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Publication numberUS20030142929 A1
Publication typeApplication
Application numberUS 10/349,257
Publication dateJul 31, 2003
Filing dateJan 22, 2003
Priority dateJan 22, 2002
Also published asWO2003062866A2, WO2003062866A3
Publication number10349257, 349257, US 2003/0142929 A1, US 2003/142929 A1, US 20030142929 A1, US 20030142929A1, US 2003142929 A1, US 2003142929A1, US-A1-20030142929, US-A1-2003142929, US2003/0142929A1, US2003/142929A1, US20030142929 A1, US20030142929A1, US2003142929 A1, US2003142929A1
InventorsMeir Bartur, Sean Zargari
Original AssigneeMeir Bartur, Sean Zargari
Export CitationBiBTeX, EndNote, RefMan
External Links: USPTO, USPTO Assignment, Espacenet
Flex board interface to an optical module
US 20030142929 A1
Abstract
An optical module comprising a flexible circuit board adapted for mounting the optical module onto a printed circuit board (PCB). The flexible circuit board includes circuitry to effectively match impedances between the optical module components and the electrical circuitry on the PCB mounted close to the active component. The flexible circuit board may also include circuit components to filter the power supply voltage and provide a ground layer to reduce ground loop currents. In separate embodiments, the flex board can be mounted to the PCB at different relative vertical locations. Also disclosed are multiple circuits appropriate for different optical modules that include: laser diodes, avalanche photodiodes, avalanche photodiodes with a transimpedance amplifier, PIN photodiodes, and other optical components in various combinations.
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Claims(30)
What is claimed is:
1. An optical module, comprising:
at least one active optical component configured in a package having an exterior surface and having plural electrical contacts substantially flush with said exterior surface to receive power and to transmit or receive electrical signals; and
a flexible circuit board having a base portion coupled to and conforming with said outside surface of said package and electrically coupled to said plural electrical contacts of said active optical component and having plural electrical interface contacts for interfacing said active optical component to circuitry external to the module.
2. An optical module according to claim 1, wherein the optical module further comprises a housing and said active optical component is configured in a package mounted in the housing, wherein the electrical contacts comprise a plurality of pins extending outward from the package and wherein the flexible circuit board comprises a plurality of apertures extending through the flexible board to fit over the plurality of pins extending outward from the package.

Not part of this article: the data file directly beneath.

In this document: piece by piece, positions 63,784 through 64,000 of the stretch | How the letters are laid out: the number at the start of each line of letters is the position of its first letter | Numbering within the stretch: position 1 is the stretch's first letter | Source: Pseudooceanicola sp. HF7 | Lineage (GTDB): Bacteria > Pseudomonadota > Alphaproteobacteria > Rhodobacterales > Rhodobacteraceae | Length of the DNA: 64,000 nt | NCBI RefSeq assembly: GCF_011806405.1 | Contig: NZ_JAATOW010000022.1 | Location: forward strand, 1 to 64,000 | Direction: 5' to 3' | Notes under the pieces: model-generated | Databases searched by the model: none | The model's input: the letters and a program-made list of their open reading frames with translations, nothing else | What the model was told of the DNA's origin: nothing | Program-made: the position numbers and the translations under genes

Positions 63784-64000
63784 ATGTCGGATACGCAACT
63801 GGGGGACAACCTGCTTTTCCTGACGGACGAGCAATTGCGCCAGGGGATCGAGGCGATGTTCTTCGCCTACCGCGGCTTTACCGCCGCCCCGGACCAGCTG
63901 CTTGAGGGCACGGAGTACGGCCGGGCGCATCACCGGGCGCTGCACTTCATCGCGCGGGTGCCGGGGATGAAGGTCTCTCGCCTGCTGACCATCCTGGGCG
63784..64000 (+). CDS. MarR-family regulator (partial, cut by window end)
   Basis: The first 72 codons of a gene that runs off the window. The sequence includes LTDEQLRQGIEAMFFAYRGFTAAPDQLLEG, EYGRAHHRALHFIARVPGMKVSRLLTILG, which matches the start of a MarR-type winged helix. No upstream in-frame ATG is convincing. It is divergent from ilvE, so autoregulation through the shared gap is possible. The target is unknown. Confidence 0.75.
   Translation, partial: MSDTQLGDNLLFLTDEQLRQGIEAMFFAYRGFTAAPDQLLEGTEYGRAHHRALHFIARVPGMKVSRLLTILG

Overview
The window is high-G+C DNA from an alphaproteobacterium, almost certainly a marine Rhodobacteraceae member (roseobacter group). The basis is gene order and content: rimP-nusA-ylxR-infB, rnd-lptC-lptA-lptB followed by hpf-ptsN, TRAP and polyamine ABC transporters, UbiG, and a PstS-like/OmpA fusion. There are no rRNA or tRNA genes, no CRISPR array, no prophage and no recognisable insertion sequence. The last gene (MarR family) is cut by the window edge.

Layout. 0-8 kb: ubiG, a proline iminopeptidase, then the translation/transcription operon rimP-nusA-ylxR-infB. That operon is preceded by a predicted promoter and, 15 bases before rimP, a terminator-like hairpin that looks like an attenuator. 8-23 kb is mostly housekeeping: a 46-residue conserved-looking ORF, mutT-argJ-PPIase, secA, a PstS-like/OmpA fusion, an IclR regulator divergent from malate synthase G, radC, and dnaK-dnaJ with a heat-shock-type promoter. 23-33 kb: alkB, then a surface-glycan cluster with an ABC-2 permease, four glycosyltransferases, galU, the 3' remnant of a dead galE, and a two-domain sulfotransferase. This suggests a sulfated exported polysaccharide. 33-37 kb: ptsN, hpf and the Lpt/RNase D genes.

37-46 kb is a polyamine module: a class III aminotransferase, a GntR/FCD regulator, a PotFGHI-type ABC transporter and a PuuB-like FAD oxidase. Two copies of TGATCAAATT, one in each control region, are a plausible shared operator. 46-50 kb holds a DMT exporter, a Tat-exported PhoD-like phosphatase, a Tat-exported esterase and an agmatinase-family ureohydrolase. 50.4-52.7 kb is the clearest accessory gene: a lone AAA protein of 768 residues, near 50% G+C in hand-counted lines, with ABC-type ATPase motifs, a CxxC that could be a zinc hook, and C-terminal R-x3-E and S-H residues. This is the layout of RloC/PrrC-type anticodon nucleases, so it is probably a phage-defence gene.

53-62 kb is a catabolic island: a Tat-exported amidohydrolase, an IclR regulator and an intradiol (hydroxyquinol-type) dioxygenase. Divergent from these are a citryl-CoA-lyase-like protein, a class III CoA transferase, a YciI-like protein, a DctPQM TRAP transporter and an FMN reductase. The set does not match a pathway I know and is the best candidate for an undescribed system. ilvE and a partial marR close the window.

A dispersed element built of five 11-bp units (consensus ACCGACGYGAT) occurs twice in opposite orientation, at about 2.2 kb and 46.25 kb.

3. An optical module according to claim 1, wherein the flexible circuit board comprises circuitry for impedance matching of the optical component and the external circuitry.
4. An optical module according to claim 1, wherein said flexible circuit board comprises a power supply circuit and filter circuitry coupled to the power supply circuit for providing a power supply filter for the optical component.
5. An optical module according to claim 4, wherein said flexible circuit board further comprises a ground connection and wherein said filter circuitry comprises one or more capacitors coupled between the power supply circuit and said ground connection.
6. An optical module according to claim 3, wherein said circuitry for impedance matching comprises one or more resistors.
7. An optical module according to claim 1, wherein said plural electrical interface contacts comprise plural solderable pads to electrically connect the flexible board to the external circuitry.
8. An optical module according to claim 1, wherein said flexible circuit board comprises a multi-layer flexible structure including a conductive trace layer and a conductive ground plane layer separated by an insulating layer.
9. An optical module according to claim 8, wherein said flexible circuit board further comprises a capacitor electrically connected between a trace on the conductive trace layer and the conductive ground plane layer.
10. An optical module according to claim 1, further comprising one or more optical fibers optically connected to said optical component.
11. An optical module according to claim 1, wherein the optical component comprises a laser diode.
12. An optical module according to claim 11, wherein the optical component further comprises a back facet monitoring photodiode.
13. An optical module according to claim 11, wherein the flexible circuit board further comprises a ground layer, an impedance matching resistor coupled to the laser diode and a capacitor coupled between the ground layer and the laser diode.
14. An optical module according to claim 12, wherein the flexible circuit board further comprises a ground layer, an impedance matching resistor coupled to the laser diode, a first capacitor coupled between the ground layer and the laser diode and a second capacitor coupled between the ground layer and the back facet monitoring photodiode.
15. An optical module according to claim 1, wherein the optical component comprises a receive photodiode and a transimpedance amplifier and wherein the flexible circuit board comprises a ground layer, a first power supply connection for the photodiode, a second power supply connection for the transimpedance amplifier, a first capacitor coupled between the ground layer and the first power supply connection and a second capacitor coupled between the ground layer and the second power supply connection.
16. An optical module according to claim 1, wherein the optical module and interface contacts are configured to interface with a small form-factor (SFP) optical transceiver module.
17. An optical module according to claim 1, wherein the optical component comprises an avalanche photodiode.
18. An optical module according to claim 1, wherein the optical component comprises an avalanche photodiode with a transimpedance amplifier.
19. An optical module according to claim 1, wherein the optical component comprises a PIN photodiode.
20. An optical module according to claim 1, wherein the optical component comprises a PIN photodiode with a transimpedance amplifier.